Did you know Canada is the world’s second-largest exporter of cranberries, after the U.S.? Cranberries are native to our Atlantic provinces, where they are known as “marsh apples” to some. But they grow in other parts of Canada, too. Of all our provinces, B.C. exports the most cranberries by far, followed by Quebec, Ontario and Nova Scotia.
The cranberry plant is an evergreen vine that likes wet soil, preferably sand and peat, which is why the fields are often called “cranberry bogs.” The berries are harvested in fall by flooding their growing areas with water.
We know you’re familiar with cranberries—you eat dry ones on your salad, you eat them as a sauce with your Thanksgiving dinner (or maybe even in a mulled cider)—but did you know they offer many health benefits? If you’re prone to urinary tract infections, you, especially, will want to want to keep reading.
They’re a Source of Antioxidants
Some of the antioxidants in cranberries come from proanthocyanidins, which give the berries their vivid colour. These antioxidants neutralize free radicals, which help cut the risk of developing chronic diseases such as cancer, heart disease and diabetes. Try them in this gluten-free cranberry pecan stuffing for your Thanksgiving feast.
They Can Lead to Better Bladder Health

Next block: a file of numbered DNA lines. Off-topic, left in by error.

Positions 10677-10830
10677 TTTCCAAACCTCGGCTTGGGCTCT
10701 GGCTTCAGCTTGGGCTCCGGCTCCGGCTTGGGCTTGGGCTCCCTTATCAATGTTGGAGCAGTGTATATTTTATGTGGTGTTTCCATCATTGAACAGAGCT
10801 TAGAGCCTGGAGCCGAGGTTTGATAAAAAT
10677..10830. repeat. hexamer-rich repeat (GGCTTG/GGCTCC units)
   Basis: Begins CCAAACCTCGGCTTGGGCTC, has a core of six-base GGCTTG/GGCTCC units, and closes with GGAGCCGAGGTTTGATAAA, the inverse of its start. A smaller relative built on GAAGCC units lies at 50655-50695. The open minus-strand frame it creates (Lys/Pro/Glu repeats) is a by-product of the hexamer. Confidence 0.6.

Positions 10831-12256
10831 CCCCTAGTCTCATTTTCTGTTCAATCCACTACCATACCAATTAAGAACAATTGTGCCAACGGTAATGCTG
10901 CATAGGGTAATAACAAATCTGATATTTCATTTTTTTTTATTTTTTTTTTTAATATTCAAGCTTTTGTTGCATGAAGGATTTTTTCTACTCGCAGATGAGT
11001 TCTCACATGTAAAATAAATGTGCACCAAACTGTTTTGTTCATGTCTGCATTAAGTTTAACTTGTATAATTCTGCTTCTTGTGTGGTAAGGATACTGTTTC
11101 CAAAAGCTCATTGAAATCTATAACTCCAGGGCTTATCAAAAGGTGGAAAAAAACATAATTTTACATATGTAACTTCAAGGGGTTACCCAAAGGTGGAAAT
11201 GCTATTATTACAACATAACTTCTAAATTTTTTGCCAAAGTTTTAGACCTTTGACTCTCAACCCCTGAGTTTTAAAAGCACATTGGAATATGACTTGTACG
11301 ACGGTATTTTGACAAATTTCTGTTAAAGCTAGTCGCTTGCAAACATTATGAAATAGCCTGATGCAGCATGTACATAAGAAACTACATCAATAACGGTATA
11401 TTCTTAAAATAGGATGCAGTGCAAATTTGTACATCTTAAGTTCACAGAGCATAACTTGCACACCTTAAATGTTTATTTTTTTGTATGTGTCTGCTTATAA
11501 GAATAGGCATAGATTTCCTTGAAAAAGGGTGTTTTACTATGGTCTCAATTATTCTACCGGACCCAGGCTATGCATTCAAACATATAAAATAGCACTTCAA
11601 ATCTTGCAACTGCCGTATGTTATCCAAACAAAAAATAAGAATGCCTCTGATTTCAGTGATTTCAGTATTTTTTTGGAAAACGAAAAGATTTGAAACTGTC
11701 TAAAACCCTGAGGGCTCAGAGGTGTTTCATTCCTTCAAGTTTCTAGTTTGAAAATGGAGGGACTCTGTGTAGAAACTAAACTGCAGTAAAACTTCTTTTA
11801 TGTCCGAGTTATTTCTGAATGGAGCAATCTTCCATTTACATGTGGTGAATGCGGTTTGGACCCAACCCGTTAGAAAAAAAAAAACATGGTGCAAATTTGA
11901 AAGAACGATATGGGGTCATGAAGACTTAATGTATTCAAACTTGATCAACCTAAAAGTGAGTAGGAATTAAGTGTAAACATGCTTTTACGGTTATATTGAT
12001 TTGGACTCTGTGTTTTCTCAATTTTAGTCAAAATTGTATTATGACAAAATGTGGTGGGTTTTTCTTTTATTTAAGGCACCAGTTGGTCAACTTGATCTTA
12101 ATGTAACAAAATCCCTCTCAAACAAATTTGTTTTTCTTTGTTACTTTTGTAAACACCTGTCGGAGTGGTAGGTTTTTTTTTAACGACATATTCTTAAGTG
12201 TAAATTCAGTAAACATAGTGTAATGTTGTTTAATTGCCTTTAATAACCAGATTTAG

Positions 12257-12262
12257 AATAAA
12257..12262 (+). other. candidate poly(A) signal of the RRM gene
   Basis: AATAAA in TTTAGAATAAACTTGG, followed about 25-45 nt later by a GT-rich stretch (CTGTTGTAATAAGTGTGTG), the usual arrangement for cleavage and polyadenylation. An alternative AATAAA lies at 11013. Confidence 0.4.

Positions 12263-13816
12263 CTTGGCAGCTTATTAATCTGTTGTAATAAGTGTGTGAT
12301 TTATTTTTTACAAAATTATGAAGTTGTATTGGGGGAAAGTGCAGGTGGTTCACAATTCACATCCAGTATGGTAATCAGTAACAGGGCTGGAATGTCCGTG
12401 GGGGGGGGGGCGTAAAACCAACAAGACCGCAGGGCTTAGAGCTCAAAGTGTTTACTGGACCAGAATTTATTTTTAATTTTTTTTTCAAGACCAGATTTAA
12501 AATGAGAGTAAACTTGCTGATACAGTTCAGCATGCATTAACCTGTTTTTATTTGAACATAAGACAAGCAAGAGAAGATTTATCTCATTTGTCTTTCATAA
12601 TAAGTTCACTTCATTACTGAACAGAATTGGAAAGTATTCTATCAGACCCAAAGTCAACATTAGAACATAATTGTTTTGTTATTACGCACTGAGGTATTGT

Studies have shown that drinking cranberry juice regularly can decrease the number of urinary tract infections (UTIs), sometimes called cystitis, in women who are prone to them. (Think you might have one? Here are the silent symptoms of a UTI.) It inhibits the ability of the E.coli bacteria to adhere to bladder walls. Interestingly, a study published by Harvard Medical School showed that eating a 1.5-ounce (45-g) serving of sweetened dried cranberries might also be able to inhibit bacterial adherence and potentially help prevent UTIs.
Cranberry juice has long been used as a home remedy to also prevent kidney stones and bladder stones. This benefit was originally attributed to quinic acid, a cranberry substance that increases urine acidity and prevents the formation of calcium stones. Researchers once thought this acidity helps prevent cystitis. Studies show, however, that cranberries also contain a natural antibiotic substance that makes the bladder walls inhospitable to the organisms responsible for UTIs. This prevents the bacteria from forming colonies; instead, they are washed out of the body in the urine.
Buy the Right Stuff
Many cranberry drinks are so diluted with other juices that you won’t get the full benefit of the pure juice (like our Apple Cranberry Sangria, sadly). Read labels carefully, or consider making your own at home with a juicer. Warning: Pure juice is so tart you may want to add a little bit of sweetener or cut it with some apple juice.
This article was originally in the October 2014 issue of Best Health magazine.
Next, learn about our favourite dish featuring cranberry sauce: The Ultimate Leftover Turkey Sandwich.